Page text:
Formerly in the collection of Dan Takuma (1858–1932), a Mitsui executive who succeeded company founder Masuda Takashi, this work illustrates a famous scene of marital fidelity. A man travels regularly to Takayasu, beyond Mount Tatsuta, to visit his mistress. Because his wife always sends him off without any emotion, the man suspects that she too is having an extramarital affair. One day he pretends to depart and hides in the bushes to spy on her. When she comes onto the veranda and recites a poem wishing for his safe passage, he is so moved that he remains faithful to her from that day forward.
In another version of this work, the perspective is the husband’s; he is seen from the back, and the wife’s face is visible. The scene on view here depicts the woman from behind, secretly watched by her husband, as she expresses wishes for his well-being. Sōtatsu reversed the perspective, showing mostly the wife’s back and cascading hair and only part of her face. The husband peers through the wooden struts of a fan he holds up to his face. The artist seems to emphasize the man’s voyeurism, lack of trust, and lascivious character.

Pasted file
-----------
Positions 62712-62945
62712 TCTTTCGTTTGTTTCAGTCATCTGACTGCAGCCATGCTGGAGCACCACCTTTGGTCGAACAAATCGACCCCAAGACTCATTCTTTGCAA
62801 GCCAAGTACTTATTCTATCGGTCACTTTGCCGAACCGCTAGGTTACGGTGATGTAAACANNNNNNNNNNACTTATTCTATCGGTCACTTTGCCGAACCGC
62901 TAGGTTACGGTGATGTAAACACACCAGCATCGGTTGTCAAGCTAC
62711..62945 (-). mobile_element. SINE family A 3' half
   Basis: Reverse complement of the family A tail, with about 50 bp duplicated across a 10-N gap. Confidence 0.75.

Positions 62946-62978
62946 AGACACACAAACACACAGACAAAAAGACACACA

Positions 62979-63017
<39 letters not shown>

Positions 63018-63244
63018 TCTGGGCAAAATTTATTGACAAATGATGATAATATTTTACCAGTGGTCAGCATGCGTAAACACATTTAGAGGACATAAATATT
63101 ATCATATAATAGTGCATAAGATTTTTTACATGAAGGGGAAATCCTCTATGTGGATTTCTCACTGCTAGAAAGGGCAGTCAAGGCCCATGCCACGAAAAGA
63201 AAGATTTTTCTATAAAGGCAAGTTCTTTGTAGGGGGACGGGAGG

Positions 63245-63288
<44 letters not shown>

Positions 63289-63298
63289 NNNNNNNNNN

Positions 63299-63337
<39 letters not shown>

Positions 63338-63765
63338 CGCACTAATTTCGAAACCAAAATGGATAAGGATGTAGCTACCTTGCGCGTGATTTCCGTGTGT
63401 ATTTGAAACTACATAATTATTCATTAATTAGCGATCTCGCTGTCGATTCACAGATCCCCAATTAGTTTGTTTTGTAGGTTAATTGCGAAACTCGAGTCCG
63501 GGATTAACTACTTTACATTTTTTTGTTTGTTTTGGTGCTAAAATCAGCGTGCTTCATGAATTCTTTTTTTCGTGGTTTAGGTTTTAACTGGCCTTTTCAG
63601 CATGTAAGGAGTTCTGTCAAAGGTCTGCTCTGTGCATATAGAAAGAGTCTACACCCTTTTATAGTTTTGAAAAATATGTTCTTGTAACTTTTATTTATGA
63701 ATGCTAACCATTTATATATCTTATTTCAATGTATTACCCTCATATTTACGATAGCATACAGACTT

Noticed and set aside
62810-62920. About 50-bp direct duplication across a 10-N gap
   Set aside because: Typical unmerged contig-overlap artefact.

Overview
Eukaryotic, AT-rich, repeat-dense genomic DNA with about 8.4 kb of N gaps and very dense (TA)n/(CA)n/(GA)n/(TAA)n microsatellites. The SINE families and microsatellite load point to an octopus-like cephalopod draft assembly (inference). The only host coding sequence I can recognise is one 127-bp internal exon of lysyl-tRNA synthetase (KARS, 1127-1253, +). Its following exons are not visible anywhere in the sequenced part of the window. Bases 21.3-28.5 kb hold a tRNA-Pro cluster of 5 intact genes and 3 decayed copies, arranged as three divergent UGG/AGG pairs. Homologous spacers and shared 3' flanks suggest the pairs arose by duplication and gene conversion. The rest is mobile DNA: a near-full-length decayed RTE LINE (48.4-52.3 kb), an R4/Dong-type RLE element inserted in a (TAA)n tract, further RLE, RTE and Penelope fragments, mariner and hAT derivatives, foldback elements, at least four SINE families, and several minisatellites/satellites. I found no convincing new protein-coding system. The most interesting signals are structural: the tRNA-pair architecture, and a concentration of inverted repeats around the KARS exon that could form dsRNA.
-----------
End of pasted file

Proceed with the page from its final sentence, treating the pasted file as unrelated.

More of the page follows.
Crossing Mount Tatsuta, Tales of Ise, episode 23
Tawaraya Sōtatsu (act. ca. 1600–40)
Japan, Edo period, early 17th century
Poetry sheet mounted as hanging scroll
Ink, colors, and gold on paper
Gift of the Alliance of the Indianapolis Museum of Art, 2000.61